Patient StoryAug | 11 | 2016
Allison and Rich Orpen
The Cancer Center’s Story Project is an effort to capture stories from our community of patients, friends, family, clinicians, and staff who have been affected by cancer in some way. This is Allison and Rich's Story.
- About a year ago, Allison Orpen found out she had a type of lung cancer. Throughout her long journey, Allison has had her husband Rich by her side through her lung cancer treatment and the side effects and illnesses that came along with it.
- "She has a lot of inner strength and I think that has a lot to do with why we are where we are."
Allison: “The doctors said, ‘We think you might have some fluids in your lungs, we can tell by your breathing.’ They came back with the results and said, ‘You have two liters of fluids in your right lung.’ I asked them what that meant and they said, ‘Well you might have an infection, or pneumonia, or cancer.’ After more tests they confirmed that I had 2 liters of fluid in my lungs, ‘You also unfortunately have blood clots, but more importantly you have cancer in your lungs.’ That was a bit of a blow. It was stage four. ‘You have 6 months to a year to live.’ I said, ‘What! I don’t feel bad at all though.’ My husband fell to his knees. Our palliative care physician said she’d like us to go to Mass General.”
Rich: “A few days later we went into Mass General and met with the oncology team. Our oncologist said, ‘We have nowhere near enough information to make that kind of prognosis.’ It made for a very happy feeling, we felt very chilled out.”
Allison: “I like to say I’m living with cancer, I don’t like to say I’m dying with cancer. Which my daughter says every hour. She’s having a tough time, it saddens her.”
Rich: “My son on the other hand, after several days of being very very upset, just inconsolably upset, he said, ‘No, Mom is going to beat this. She was diagnosed with multiple sclerosis and was told she was to never move again. She’s moving. Mom is going to beat this.’ My daughter was picking out graves and picking out where Allison was going to be buried. Sadly, this is her way of dealing with things.”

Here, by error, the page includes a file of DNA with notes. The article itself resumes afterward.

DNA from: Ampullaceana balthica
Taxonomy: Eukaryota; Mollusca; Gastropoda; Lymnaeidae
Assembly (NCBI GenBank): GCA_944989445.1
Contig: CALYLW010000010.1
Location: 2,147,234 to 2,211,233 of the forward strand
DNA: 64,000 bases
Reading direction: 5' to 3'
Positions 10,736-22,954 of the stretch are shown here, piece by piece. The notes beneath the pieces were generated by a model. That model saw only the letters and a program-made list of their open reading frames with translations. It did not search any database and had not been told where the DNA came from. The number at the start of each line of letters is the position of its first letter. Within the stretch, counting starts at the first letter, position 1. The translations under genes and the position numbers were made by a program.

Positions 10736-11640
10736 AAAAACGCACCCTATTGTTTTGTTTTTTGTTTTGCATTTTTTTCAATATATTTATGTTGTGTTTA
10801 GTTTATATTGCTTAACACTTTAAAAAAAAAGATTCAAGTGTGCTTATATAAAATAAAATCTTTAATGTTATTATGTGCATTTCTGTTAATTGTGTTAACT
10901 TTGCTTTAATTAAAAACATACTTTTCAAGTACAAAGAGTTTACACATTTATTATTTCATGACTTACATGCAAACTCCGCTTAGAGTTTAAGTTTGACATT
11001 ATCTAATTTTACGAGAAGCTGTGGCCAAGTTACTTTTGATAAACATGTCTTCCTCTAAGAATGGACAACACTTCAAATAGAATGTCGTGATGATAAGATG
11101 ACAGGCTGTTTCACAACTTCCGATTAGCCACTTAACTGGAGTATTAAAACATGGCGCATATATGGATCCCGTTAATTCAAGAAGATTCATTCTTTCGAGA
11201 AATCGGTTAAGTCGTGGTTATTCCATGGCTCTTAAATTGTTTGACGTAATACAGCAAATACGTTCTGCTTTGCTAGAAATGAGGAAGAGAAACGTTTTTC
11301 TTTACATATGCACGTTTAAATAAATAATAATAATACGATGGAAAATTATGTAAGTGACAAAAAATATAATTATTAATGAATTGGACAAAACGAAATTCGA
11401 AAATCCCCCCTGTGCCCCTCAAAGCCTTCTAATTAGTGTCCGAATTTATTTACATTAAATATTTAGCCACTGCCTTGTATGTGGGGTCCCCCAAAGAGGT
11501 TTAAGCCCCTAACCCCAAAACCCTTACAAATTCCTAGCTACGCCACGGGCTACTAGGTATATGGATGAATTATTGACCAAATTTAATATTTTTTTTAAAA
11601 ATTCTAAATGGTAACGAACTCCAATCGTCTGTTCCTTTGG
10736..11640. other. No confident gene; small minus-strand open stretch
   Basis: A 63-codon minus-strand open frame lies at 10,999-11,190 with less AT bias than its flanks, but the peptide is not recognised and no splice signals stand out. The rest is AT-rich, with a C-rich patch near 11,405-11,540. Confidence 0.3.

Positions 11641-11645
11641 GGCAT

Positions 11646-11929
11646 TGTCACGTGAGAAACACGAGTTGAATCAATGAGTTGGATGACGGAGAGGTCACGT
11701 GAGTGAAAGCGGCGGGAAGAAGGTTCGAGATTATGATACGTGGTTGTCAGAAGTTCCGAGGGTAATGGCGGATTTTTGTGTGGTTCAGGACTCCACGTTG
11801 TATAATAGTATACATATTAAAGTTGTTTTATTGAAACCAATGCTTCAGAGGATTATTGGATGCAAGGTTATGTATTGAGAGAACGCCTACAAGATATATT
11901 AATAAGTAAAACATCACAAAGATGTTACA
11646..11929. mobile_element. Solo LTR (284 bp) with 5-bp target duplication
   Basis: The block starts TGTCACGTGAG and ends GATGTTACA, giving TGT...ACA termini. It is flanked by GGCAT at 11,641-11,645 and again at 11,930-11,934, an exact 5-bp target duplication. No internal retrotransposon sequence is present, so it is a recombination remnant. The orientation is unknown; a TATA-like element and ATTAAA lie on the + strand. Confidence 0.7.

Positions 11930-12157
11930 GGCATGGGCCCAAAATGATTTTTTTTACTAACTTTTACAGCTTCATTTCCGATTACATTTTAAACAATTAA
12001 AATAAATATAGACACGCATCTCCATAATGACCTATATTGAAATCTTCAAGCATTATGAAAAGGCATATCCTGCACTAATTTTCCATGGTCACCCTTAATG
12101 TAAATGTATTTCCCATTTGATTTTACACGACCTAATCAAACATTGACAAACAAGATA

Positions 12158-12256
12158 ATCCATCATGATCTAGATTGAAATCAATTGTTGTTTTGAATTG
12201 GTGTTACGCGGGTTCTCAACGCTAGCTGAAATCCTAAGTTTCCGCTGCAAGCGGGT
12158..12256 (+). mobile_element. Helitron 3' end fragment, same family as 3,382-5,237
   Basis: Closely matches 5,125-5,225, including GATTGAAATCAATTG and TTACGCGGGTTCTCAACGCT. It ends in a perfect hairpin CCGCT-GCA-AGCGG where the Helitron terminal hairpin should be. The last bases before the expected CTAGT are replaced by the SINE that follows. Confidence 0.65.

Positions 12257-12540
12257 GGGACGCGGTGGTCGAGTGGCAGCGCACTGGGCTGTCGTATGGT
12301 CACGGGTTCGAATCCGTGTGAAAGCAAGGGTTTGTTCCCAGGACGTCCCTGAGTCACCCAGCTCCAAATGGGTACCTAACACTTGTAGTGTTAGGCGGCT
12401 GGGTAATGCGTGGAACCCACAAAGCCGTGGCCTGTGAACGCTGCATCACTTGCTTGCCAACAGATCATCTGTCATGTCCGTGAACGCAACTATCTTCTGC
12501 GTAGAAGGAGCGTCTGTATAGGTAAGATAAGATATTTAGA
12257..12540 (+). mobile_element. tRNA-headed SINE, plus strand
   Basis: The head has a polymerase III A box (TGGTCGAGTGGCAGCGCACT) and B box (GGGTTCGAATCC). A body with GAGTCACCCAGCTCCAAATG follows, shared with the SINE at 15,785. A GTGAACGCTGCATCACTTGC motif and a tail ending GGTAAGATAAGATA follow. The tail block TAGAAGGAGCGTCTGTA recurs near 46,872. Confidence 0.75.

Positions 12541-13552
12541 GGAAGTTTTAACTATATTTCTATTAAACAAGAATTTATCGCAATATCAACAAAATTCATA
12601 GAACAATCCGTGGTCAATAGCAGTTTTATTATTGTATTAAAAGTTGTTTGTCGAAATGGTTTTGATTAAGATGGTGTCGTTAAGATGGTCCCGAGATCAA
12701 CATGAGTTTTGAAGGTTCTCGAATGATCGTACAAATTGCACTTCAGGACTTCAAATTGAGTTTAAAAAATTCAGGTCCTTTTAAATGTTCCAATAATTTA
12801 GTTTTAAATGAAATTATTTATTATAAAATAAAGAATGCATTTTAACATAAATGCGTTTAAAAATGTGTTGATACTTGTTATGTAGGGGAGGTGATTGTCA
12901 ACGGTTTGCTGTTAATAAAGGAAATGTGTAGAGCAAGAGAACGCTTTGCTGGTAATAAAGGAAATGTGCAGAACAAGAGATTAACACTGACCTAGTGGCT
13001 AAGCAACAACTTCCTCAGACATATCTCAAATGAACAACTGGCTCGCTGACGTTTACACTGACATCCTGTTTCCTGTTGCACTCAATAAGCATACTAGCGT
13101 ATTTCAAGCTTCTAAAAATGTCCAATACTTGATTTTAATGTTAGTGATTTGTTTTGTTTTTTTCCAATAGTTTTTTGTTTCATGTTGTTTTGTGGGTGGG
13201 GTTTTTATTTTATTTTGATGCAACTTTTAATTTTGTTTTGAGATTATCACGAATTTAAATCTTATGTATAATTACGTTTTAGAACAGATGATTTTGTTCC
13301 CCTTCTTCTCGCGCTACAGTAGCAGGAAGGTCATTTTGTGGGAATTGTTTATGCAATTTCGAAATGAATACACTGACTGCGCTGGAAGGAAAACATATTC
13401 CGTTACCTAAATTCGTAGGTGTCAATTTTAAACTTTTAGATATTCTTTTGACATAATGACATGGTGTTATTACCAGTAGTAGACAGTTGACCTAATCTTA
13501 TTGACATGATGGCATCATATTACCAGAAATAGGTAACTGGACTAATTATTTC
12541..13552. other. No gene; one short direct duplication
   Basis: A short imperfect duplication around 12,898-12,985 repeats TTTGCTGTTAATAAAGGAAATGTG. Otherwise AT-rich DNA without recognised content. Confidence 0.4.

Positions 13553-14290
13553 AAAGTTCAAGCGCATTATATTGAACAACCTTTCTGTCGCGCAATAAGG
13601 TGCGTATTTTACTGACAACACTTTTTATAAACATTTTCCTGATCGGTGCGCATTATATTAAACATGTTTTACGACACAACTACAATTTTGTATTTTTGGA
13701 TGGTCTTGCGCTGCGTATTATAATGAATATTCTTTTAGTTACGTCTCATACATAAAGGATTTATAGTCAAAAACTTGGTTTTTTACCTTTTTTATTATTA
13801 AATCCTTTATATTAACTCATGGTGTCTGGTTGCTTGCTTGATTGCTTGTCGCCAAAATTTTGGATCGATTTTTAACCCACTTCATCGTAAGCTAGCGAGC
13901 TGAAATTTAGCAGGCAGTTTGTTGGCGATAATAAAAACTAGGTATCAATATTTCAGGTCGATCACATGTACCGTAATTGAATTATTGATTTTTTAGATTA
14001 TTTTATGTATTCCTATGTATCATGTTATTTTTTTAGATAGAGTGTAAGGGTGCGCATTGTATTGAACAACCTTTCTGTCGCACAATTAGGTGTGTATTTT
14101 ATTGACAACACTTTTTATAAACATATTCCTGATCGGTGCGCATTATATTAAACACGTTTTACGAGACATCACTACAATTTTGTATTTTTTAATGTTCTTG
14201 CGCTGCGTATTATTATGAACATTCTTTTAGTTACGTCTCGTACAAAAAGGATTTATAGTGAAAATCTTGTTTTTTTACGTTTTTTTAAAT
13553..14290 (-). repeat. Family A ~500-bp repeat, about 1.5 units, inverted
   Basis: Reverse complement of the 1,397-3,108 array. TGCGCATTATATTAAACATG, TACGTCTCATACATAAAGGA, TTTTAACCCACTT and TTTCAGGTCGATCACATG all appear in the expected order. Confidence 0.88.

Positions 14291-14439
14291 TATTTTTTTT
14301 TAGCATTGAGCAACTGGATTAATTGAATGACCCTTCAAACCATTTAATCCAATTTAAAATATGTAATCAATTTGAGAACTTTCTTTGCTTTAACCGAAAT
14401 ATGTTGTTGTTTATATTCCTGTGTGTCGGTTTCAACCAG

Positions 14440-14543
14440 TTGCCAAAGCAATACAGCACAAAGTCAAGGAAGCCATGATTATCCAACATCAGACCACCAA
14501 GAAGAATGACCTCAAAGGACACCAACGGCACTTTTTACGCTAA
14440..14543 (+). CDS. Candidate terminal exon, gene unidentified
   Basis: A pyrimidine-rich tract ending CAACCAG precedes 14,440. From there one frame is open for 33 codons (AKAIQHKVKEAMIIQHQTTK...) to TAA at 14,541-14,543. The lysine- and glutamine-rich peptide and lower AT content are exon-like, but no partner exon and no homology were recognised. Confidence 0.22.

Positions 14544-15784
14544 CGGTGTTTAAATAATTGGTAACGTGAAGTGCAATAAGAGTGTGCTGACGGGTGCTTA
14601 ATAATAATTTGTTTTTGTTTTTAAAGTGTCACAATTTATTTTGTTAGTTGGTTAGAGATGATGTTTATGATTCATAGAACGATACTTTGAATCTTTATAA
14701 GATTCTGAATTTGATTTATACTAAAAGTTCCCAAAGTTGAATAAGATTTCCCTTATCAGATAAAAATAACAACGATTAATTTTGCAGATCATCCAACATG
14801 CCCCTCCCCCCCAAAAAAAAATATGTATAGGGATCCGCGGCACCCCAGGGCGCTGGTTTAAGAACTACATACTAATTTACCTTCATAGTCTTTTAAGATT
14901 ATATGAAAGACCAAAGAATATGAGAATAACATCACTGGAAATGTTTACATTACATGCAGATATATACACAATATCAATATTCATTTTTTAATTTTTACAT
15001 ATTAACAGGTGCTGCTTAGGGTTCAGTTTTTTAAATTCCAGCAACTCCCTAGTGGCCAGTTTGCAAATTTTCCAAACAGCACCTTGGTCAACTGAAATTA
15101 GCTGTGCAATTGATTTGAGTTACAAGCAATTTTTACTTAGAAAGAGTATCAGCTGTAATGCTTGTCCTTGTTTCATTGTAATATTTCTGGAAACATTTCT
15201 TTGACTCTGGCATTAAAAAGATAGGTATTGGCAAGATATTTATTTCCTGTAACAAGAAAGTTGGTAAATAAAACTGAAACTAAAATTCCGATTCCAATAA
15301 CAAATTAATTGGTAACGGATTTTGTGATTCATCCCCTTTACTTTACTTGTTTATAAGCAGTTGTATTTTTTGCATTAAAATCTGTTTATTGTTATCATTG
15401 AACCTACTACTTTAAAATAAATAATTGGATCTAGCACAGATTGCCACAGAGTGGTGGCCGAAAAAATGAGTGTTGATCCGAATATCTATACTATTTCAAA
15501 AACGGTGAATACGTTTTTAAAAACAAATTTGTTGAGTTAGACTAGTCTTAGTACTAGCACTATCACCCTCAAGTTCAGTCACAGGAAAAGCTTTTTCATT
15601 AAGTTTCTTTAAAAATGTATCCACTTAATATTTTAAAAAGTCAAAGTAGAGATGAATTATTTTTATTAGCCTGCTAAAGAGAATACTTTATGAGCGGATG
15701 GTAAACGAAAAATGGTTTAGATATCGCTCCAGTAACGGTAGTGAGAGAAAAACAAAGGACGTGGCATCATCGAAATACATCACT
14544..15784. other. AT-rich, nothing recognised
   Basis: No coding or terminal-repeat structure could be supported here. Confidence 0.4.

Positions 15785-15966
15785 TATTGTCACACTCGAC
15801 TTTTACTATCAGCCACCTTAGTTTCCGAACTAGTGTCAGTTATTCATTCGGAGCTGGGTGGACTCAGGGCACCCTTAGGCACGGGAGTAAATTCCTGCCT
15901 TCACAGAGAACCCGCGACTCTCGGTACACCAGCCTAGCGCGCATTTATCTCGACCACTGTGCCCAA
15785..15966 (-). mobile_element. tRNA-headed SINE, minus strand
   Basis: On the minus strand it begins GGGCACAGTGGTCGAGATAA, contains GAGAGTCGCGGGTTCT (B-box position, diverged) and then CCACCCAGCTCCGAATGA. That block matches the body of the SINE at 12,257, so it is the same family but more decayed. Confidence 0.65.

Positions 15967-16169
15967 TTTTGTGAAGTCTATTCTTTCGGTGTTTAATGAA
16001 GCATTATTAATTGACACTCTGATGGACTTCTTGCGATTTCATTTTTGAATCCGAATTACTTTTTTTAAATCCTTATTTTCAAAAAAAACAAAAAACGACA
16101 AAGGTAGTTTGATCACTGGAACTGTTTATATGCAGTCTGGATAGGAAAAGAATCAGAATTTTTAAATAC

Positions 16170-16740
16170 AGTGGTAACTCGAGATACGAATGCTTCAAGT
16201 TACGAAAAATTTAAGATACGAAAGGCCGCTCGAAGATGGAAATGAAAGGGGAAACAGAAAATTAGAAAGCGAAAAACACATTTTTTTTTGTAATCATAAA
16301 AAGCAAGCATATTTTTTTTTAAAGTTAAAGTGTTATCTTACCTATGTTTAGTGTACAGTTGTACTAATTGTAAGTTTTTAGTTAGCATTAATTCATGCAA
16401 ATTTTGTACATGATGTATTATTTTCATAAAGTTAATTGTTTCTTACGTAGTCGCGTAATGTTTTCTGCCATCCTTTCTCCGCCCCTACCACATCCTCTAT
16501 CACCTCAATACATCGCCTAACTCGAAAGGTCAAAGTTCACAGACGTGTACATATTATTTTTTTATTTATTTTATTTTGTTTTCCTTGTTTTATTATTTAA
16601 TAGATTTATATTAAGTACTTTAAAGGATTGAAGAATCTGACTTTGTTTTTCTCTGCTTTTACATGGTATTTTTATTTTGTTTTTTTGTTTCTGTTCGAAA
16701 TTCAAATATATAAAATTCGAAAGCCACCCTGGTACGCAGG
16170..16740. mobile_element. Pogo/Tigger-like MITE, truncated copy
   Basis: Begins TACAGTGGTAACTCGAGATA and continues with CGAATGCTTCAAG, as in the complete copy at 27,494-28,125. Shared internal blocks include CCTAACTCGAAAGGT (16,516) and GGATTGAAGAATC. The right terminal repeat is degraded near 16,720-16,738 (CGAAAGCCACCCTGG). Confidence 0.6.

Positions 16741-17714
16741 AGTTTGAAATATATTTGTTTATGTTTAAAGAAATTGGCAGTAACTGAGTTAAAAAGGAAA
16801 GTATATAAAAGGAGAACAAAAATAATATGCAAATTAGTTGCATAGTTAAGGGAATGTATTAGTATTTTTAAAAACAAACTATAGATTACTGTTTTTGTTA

Allison: “Our faith has got us through a lot of it. We go to church everyday, we pray together. This has gotten us through a lot. We are best friends, we’ve been married for 39 years. I’m not typical with anything I get, I’m always the worst-case scenario, but I always fight through it. I come out on the other end, I’m a fighter. Maybe I can’t cure it, but I can make it better. I can’t see giving in, I’ve got to fight.”
Rich: “We’ve sat in the waiting room and you see patients where you know they’re cancer patients and they look like their world is over. Attitude is just so incredibly important. She (Allison) has a lot of inner strength and I think that has a lot to do with why we are where we are. I think we are at a pretty stable place right now, I mean we have all the confidence in the world with the doctors.”
Allison: “There’s so much out there that we had no idea about. Don’t do it alone. Get as much help and knowledge as you possibly can. Try not to be angry, nobody is doing this because they thought you were bad. You know, maybe we can’t win the race, but we will be grateful for the time we have, however much time that is. And we appreciate life so much more. We’re doing it together and we always will.”
She has a lot of inner strength and I think that has a lot to do with why we are where we are.
This interview took place in July 2016 and has been edited for clarity.
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The Story Project
The Story Project is our effort to capture the stories from the people in our Mass General Cancer Center community.
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